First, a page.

There is a new book out by journalist and former philosophy grad student Jim Holt called Why Does the World Exist? It’s worth reading if you’re interested in questions like that.
Nowadays, when people ask why the world exists they are generally asking why the Big Bang occurred. Unfortunately, nobody knows. The most common answers are that either some random quantum event or some higher being made it happen. Some physicists think that our universe is just a small part of reality and that the existence of a vast, possibly infinite, collection of other universes explains why ours is here and/or why ours is the way it is.
As soon as a particular cause or reason for our universe to exist is suggested, however, it is natural to ask why that cause or reason is the explanation, rather than some other cause or reason. Why are the laws of quantum mechanics in effect? Where did God come from? Where did all those other universes come from?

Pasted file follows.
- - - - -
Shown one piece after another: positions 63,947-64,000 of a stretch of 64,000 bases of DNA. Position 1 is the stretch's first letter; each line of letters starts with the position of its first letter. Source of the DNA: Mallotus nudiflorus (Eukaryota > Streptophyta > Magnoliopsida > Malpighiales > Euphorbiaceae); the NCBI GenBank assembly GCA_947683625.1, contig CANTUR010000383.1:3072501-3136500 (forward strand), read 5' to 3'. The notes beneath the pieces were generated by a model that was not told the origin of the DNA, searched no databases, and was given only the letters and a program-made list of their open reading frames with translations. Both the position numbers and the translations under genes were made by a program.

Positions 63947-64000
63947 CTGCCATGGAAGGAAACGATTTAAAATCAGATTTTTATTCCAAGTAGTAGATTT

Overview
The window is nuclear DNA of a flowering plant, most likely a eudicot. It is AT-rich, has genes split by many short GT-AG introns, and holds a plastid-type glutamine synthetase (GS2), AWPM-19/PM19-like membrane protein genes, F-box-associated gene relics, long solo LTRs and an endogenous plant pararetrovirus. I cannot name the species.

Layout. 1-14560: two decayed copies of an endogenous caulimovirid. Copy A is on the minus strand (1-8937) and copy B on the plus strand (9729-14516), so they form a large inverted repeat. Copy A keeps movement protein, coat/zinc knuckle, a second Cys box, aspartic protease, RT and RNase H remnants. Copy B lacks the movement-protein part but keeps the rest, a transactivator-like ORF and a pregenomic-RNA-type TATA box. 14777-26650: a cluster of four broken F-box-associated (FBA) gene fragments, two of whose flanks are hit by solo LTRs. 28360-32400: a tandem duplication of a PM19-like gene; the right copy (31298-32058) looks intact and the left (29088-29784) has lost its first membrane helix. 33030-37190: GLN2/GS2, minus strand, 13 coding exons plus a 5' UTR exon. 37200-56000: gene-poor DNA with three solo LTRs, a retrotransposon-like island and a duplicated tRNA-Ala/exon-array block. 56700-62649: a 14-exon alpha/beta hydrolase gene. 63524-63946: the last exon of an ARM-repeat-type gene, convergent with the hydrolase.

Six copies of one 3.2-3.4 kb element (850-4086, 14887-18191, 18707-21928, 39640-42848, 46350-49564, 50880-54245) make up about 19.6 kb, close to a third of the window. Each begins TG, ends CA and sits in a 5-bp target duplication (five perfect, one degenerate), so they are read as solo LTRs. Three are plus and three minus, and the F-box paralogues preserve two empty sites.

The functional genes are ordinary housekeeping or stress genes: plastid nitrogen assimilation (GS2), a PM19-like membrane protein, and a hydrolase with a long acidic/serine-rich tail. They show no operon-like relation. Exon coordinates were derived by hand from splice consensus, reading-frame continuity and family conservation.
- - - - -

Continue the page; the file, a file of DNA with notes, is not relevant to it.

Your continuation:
This is why the answer provided by a Buddhist monk at the very end of the Why Does the World Exist? is my personal favorite: “As a Buddhist, … he believes that the universe had no beginning….The Buddhist doctrine of a beginning-less universe makes the most metaphysical sense….A billion causes could not make the universe come into existence out of what does not exist”.
Perhaps the reality that exists beyond our universe or that preceded the Big Bang (the super-universe, the multiverse, the quantum foam, whatever it might be) always existed and always will. It simply was. Or is. It never came into existence, so no cause, reason or explanation is necessary or even possible. Perhaps it’s cyclical. Perhaps it’s not. Perhaps it’s always changing. Perhaps it isn’t. But it had no beginning and might have no end.
The great 17th century philosopher Spinoza referred to all of existence as “God, or Nature” (Deus, sive Natura): “That eternal and infinite being we call God, or Nature”. I prefer “Nature” to “God”. To Spinoza, it was the same thing and it was eternal.